How The Stow Company drives data in its manufacturing
Stow home office

The scope of Stow’s growth challenge and need for mass customization is reflected in the numerous brands and labels in its portfolio including Inspired Closets, ORG Home, Gorgeous Garage, EasyClosets, EasyGarage, Easy Track, Garage Essentials, and ProClosets.

HOLLAND, Michigan — For a sense of the dynamic growth of the closets and home organization industry one need look no further than The Stow Company. Part of the family owned Windquest Group based in Grand Rapids, Stow has enjoyed rapid expansion and its 385,000 square-foot facility in Holland, Michigan, is running at full capacity. To accommodate further growth and logistical advantages, the company is building a 500,000-square-foot manufacturing facility in Nampa, Idaho, to be opened later this year.

FDMC visited The Stow Company headquarters to speak with management about their commitment to data driven manufacturing and their journey using manufacturing execution system software (MES), which serves as the central hub for collecting, managing and analyzing data throughout the production process. MES allows for real-time data visibility, enhanced production efficiency, quality management and inventory and resource optimization. FDMC's visit to the Stow Company is one of the highlights of the upcoming Executive Briefing Conference Sept. 26-28 in Colorado Springs.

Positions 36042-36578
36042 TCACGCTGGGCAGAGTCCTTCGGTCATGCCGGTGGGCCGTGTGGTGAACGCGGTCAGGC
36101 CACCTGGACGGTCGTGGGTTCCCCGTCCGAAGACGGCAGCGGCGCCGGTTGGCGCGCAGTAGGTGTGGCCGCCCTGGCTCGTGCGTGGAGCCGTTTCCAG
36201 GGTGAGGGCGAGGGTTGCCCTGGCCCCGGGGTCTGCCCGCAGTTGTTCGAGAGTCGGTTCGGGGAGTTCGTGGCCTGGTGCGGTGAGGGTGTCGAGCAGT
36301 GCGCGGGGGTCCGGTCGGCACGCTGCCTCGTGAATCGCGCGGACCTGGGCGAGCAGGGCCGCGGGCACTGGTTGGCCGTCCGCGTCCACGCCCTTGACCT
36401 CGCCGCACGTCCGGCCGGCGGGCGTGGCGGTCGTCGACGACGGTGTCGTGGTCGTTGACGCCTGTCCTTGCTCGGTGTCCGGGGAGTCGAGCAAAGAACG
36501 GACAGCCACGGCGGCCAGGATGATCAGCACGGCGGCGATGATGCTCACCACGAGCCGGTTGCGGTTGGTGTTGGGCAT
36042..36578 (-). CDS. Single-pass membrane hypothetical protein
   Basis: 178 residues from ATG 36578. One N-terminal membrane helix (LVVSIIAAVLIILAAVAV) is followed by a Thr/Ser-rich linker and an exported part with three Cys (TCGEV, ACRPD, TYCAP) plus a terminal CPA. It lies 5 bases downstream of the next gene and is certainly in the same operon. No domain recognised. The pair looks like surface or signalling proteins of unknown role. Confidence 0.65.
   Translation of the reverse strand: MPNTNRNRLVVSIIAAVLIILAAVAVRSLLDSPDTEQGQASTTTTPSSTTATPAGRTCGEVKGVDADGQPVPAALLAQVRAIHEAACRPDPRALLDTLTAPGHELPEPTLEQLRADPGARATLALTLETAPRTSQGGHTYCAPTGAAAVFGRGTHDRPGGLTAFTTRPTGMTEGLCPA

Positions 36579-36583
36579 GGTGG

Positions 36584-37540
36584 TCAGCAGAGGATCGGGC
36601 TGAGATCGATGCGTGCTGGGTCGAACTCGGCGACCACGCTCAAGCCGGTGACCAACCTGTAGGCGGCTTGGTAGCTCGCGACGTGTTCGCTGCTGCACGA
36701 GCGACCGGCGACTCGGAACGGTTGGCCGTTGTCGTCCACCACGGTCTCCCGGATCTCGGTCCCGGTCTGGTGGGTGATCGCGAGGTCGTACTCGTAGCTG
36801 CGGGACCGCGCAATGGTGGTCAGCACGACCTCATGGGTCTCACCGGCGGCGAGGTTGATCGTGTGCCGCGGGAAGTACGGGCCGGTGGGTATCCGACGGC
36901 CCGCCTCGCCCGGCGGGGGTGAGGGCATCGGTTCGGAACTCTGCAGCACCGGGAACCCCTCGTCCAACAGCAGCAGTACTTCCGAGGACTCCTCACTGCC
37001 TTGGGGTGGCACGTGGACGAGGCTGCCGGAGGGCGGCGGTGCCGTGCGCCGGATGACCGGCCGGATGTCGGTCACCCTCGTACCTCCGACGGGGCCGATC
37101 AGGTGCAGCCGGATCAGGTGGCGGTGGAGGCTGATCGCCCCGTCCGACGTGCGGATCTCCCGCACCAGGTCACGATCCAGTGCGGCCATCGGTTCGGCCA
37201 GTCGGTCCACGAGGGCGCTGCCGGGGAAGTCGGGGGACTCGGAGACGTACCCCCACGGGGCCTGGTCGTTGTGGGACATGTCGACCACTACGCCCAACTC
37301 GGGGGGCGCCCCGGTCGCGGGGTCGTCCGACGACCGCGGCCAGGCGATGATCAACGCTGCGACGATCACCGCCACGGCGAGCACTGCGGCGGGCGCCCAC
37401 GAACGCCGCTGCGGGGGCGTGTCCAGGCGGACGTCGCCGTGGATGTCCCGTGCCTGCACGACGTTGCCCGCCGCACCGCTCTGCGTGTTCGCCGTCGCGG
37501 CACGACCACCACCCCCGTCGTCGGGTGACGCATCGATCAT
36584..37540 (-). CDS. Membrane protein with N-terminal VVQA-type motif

The MES decision
Scott Sliva, Vice President at Stow, discussed the company’s decision to deploy MES:"Over the years, as we’ve grown, systems and technology have always played a part in that growth," said Sliva. "In 2017, we had several smaller systems interfacing with different pieces of equipment. It was very challenging to understand where the plant was because all these parts throughout the plant have to come together to go out the door, whether it be in a box or on a pallet. So there was a lot of communication and too much paper."

Sliva said the goal of the MES project was to afford Stow scalability in tying all of their processes together. "We went into what we call the clean sheet project, in which we really wanted to reevaluate how we did manufacturing on our shop floor, not only from an equipment standpoint but also a process standpoint," he said. "We started to look at batch one equipment that were tied together, versus separate saws, edgebanders, and drills. We were looking at integrated machines that required another level of software. So, as we embarked on that, we said, ‘We’d like to be able to run our entire plant, to be able to see where each of those lines and all of our machines and where our job statuses were so we can have a better indication of where we are in a day and where we might need additional labor resources or whatnot.’